with route optimization in the data plane.  The same as for common
   Internet services, the AERO Client discovers the addresses of AERO
   Servers and selects one Server to connect to.  The AERO service is
   analogous to common Internet services such as google.com, yahoo.com,
   cnn.com, etc.  However, there is only one AERO service for the link
   and all Servers provide identical services.

   Common Internet services provide differing strategies for advertising
   server addresses to clients.  The strategy is conveyed through the
   DNS resource records returned in response to name resolution queries.
   As of January 2020 Internet-based 'nslookup' services were used to
   determine the following:




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   o  When a client resolves the domainname "google.com", the DNS always
      returns one A record (i.e., an IPv4 address) and one AAAA record
      (i.e., an IPv6 address).  The client receives the same addresses
      each time it resolves the domainname via the same DNS resolver,
      but may receive different addresses when it resolves the
      domainname via different DNS resolvers.  But, in each case,
      exactly one A and one AAAA record are returned.

   o  When a client resolves the domainname "ietf.org", the DNS always
      returns one A record and one AAAA record with the same addresses
      regardless of which DNS resolver is used.

   o  When a client resolves the domainname "yahoo.com", the DNS always
      returns a list of 4 A records and 4 AAAA records.  Each time the
      client resolves the domainname via the same DNS resolver, the same
      list of addresses are returned but in randomized order (i.e.,
      consistent with a DNS round-robin strategy).  But, interestingly,
      the same addresses are returned (albeit in randomized order) when
      the domainname is resolved via different DNS resolvers.

   o  When a client resolves the domainname "amazon.com", the DNS always
      returns a list of 3 A records and no AAAA records.  As with
      "yahoo.com", the same three A records are returned from any
      worldwide Internet connection point in randomized order.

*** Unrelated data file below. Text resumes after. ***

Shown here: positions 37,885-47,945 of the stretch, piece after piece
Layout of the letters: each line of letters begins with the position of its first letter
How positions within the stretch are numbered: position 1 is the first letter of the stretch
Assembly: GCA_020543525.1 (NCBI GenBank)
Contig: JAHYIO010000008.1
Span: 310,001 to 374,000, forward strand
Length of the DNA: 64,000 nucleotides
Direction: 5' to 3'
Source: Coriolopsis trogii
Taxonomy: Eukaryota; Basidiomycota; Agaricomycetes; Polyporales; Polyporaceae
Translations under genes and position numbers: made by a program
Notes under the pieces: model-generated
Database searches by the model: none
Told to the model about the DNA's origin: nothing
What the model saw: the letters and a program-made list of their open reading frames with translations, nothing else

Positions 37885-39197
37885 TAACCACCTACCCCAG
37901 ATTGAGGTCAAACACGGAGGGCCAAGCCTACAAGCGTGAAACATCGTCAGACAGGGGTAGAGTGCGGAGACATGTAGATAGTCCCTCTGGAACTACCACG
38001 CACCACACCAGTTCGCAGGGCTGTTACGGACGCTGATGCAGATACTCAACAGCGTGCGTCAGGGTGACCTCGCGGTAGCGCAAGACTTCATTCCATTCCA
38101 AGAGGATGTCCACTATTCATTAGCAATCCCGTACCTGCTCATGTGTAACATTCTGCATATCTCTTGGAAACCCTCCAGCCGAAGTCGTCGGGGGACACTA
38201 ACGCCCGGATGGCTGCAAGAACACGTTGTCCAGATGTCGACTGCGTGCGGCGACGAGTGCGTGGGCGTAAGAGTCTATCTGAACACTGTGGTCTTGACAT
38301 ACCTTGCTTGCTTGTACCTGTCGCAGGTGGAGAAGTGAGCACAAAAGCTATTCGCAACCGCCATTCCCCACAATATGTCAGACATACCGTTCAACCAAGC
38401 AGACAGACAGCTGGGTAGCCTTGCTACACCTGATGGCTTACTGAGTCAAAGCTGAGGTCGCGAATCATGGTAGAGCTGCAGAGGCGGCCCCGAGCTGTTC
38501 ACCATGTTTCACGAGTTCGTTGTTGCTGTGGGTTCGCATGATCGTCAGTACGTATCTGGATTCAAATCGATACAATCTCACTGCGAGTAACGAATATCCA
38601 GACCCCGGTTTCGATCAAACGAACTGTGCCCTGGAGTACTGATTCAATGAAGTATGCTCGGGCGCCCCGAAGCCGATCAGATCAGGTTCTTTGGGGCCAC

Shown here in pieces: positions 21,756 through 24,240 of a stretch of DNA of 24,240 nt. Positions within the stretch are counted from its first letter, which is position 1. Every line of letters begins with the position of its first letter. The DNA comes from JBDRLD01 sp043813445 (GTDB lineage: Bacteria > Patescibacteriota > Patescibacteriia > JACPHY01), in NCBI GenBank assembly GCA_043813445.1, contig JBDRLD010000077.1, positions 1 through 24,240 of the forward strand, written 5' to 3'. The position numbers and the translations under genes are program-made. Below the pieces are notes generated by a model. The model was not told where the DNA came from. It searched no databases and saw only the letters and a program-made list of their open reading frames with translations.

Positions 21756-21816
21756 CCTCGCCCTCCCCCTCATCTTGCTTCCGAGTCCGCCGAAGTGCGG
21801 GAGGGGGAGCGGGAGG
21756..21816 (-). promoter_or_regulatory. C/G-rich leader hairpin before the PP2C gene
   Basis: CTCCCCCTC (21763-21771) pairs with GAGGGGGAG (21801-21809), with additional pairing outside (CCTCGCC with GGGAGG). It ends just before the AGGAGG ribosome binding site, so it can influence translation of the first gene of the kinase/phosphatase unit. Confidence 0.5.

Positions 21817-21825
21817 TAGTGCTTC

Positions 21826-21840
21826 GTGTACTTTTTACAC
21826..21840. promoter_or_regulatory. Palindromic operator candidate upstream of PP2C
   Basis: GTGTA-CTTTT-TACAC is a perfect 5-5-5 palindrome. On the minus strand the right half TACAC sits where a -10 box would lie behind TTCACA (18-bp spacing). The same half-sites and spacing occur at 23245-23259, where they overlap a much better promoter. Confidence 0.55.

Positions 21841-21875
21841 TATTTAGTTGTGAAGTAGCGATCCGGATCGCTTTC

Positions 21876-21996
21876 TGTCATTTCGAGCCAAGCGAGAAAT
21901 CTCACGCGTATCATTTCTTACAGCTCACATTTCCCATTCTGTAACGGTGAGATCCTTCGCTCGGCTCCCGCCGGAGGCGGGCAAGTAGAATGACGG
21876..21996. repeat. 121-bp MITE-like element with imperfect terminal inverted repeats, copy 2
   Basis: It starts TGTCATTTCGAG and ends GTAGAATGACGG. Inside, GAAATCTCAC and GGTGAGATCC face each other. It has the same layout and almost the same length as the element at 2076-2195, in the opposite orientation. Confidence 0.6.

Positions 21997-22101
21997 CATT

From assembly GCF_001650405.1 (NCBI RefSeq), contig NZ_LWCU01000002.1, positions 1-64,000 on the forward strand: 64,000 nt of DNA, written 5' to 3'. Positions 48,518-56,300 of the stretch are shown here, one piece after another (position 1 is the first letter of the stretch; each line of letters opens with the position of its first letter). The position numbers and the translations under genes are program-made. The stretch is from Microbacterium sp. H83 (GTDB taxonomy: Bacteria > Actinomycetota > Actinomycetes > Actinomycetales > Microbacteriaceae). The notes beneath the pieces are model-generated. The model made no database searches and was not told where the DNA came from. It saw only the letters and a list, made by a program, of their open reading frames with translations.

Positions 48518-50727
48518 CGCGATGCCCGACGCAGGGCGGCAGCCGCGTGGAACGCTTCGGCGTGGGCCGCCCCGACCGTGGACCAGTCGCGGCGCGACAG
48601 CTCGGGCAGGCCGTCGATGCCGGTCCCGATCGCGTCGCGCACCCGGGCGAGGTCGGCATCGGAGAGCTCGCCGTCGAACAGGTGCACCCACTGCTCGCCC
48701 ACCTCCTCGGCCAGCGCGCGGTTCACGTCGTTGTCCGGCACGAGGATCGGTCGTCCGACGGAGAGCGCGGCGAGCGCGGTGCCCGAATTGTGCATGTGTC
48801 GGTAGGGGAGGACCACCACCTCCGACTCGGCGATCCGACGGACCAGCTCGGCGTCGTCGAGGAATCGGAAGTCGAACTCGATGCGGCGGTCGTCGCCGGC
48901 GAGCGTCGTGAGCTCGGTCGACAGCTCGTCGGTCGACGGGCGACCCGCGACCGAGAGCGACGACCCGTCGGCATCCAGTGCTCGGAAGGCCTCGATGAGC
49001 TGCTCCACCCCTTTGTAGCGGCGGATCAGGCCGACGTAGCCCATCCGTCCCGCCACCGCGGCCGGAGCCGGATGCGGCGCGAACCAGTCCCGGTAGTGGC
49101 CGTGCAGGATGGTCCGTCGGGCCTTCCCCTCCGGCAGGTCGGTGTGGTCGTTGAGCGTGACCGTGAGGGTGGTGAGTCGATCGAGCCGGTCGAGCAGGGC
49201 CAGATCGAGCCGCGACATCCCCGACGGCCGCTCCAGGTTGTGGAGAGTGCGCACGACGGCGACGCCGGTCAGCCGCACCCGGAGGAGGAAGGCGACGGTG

The above example strategies show differing approaches to Internet
   resilience and service distribution offered by major Internet
   services.  The Google approach exposes only a single IPv4 and a
   single IPv6 address to clients.  Clients can then select whichever IP
   protocol version offers the best response, but will always use the
   same IP address according to the current Internet connection point.
   This means that the IP address offered by the network must lead to a
   highly-available server and/or service distribution point.  In other
   words, resilience is predicated on high availability within the
   network and with no client-initiated failovers expected (i.e., it is
   all-or-nothing from the client's perspective).  However, Google does
   provide for worldwide distributed service distribution by virtue of
   the fact that each Internet connection point responds with a
   different IPv6 and IPv4 address.  The IETF approach is like google
   (all-or-nothing from the client's perspective), but provides only a
   single IPv4 or IPv6 address on a worldwide basis.  This means that
   the addresses must be made highly-available at the network level with
   no client failover possibility, and if there is any worldwide service
   distribution it would need to be conducted by a network element that
   is reached via the IP address acting as a service distribution point.

   In contrast to the Google and IETF philosophies, Yahoo and Amazon
   both provide clients with a (short) list of IP addresses with Yahoo



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   providing both IP protocol versions and Amazon as IPv4-only.  The